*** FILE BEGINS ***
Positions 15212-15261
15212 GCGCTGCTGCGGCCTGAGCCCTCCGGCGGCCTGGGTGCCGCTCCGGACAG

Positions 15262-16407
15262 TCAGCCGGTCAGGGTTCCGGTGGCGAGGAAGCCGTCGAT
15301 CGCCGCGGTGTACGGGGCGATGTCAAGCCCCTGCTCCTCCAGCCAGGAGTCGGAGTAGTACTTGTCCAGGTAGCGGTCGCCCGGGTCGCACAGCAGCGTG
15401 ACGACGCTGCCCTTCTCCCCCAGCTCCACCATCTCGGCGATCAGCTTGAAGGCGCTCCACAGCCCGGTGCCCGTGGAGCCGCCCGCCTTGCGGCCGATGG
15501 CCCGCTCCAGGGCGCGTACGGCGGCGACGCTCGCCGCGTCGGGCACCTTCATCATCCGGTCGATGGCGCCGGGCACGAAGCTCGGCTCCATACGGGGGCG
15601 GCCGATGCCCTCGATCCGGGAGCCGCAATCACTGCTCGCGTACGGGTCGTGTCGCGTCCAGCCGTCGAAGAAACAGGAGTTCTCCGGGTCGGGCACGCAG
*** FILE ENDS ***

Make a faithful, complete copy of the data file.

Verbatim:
Positions 15212-15261
15212 GCGCTGCTGCGGCCTGAGCCCTCCGGCGGCCTGGGTGCCGCTCCGGACAG

Positions 15262-16407
15262 TCAGCCGGTCAGGGTTCCGGTGGCGAGGAAGCCGTCGAT
15301 CGCCGCGGTGTACGGGGCGATGTCAAGCCCCTGCTCCTCCAGCCAGGAGTCGGAGTAGTACTTGTCCAGGTAGCGGTCGCCCGGGTCGCACAGCAGCGTG
15401 ACGACGCTGCCCTTCTCCCCCAGCTCCACCATCTCGGCGATCAGCTTGAAGGCGCTCCACAGCCCGGTGCCCGTGGAGCCGCCCGCCTTGCGGCCGATGG
15501 CCCGCTCCAGGGCGCGTACGGCGGCGACGCTCGCCGCGTCGGGCACCTTCATCATCCGGTCGATGGCGCCGGGCACGAAGCTCGGCTCCATACGGGGGCG
15601 GCCGATGCCCTCGATCCGGGAGCCGCAATCACTGCTCGCGTACGGGTCGTGTCGCGTCCAGCCGTCGAAGAAACAGGAGTTCTCCGGGTCGGGCACGCAG